WALLACE: Senator Graham, going to have to leave it there. Want to thank you so much for joining us. And please come back, sir.
GRAHAM: Thank you.
WALLACE: Up next, Rick Perry's not-so-great debate performance. We'll see what our panel thinks about the current GOP front-runner.
(BEGIN VIDEO CLIP)
PERRY: What Americans are looking for isn't the slickest candidate, they're looking for an authentic, principled leader.
(END VIDEO CLIP)
WALLACE: GOP presidential front-runner Rick Perry making the argument his less-than-stellar debate performance this week shouldn't take away from his candidacy. But the Florida straw poll Saturday showed it apparently did.
In a big upset, businessman Herman Cain trounced the field with 37 percent. The Texas governor was a distant second, with 15 percent, while Mitt Romney, who didn't campaign for the straw poll, came in third. And you can see the rest down the line.
Time now for our second group -- Brit Hume, Fox News senior political analyst; A.B. Stoddard of The Hill newspaper; Bill Kristol, from The Weekly Standard; and Fox News political analyst Juan Williams.
Well, Brit, how do you read the straw poll? Was it a vote for Cain, a vote for Perry, or a statement, please, let somebody else get in this race?
BRIT HUME, FOX NEWS SR. POLITICAL ANALYST: Well, you can read it any of those three ways, it seems to me. They're all -- I mean, Perry really did throw up all over himself in the debate at a time when he needed to raise his game. I mean, he did worse, it seems to me, than he had done in previous debates.
Romney was strong, as he has been lately. He has clearly raised his game in reaction to the emergence of Perry. It's been good for Romney in a way that one might not have predicted.
Michelle Bachmann, she was dead last with some tiny -- look, Herman Cain was there. He tried hard in this. He gave a stem-winder speech. He's a marvelous stump speaker, and it seems to me he gets a moment out of this, but I cant imagine that it's going to last very long. And Perry is about one-half a step away from almost total collapse as a candidate.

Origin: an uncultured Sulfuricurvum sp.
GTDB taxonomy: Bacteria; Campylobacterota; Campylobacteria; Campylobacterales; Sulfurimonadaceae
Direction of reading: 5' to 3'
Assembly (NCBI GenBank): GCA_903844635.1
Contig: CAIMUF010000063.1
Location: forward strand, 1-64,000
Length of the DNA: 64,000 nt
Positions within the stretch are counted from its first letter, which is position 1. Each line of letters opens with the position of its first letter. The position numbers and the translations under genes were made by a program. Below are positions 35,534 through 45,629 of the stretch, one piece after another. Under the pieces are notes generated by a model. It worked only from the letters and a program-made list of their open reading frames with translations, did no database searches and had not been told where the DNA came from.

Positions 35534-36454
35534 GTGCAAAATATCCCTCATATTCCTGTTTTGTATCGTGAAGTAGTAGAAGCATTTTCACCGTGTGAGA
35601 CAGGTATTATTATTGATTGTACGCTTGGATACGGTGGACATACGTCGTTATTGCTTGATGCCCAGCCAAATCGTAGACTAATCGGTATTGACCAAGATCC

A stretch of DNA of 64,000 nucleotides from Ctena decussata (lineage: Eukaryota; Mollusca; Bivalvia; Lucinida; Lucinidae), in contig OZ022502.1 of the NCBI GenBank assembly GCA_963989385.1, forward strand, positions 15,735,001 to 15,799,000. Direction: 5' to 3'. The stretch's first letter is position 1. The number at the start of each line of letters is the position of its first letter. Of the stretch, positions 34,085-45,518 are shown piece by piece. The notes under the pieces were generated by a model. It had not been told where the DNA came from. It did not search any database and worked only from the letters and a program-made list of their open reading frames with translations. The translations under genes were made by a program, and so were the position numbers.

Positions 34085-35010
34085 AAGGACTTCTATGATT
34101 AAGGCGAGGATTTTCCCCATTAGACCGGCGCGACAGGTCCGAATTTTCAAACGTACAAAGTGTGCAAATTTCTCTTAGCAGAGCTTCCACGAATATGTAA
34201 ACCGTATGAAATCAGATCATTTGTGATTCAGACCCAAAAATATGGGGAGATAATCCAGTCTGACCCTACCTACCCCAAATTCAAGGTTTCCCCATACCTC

A.B. STODDARD, EDITOR, THE HILL: I think the delegates in Florida, this is a much more closed straw poll than the one in Ames. And these are discerning voters, very loyal Republicans. They've been paying attention to this process all along.
I think it was a real slap towards Perry and Mitt Romney. And what you really got a sense -- when I spoke to Republicans on Friday, as many as I could after the debate, the sense was not only that Perry had given a dismal performance, and, of course, Romney had won, but that they don't like their choices in all. That, in the end, just because Romney has been a good debater, they are not enthusiastic about him. And you still see, according to people who watch these numbers, about 50 percent of donors on the sidelines and people, heavy hitters, not ready to commit to either of them.
WALLACE: Bill, you wrote a special editorial for The Weekly Standard after the Fox/Google debate, and let's put it up on the screen. It was fairly striking.
"Yikes." That was one-word headline. And about Rick Perry, you wrote this: "No front-runner in a presidential field has ever, we imagine, had as weak a showing as Rick Perry. It was close to a disqualifying two hours for him."
About the rest of the field, you wrote this -- "None of the candidates really seemed up to the moment either politically or substantively."
Two questions. Is it that bad for Perry? And is it that bad for the others?
BILL KRISTOL, THE WEEKLY STANDARD: I think so. You know, I was down there in Orlando, and I think I posted early Friday morning. And I was on a couple of panels Friday and talked to an awful lot of the Republicans who were there. It didn't change -- my sense is that I said what a lot of them might have said. And honestly, the straw poll, I think, confirms that.
I mean, 70 percent of the Republicans, having seen with their own eyes Romney and Perry up on the stage Thursday night, and then speaking to the crowd on Friday and mixing and mingling after receptions for them -- and these were pretty -- these are serious people, I talked to an awful lot of them. Seventy percent voted against the two front-runners.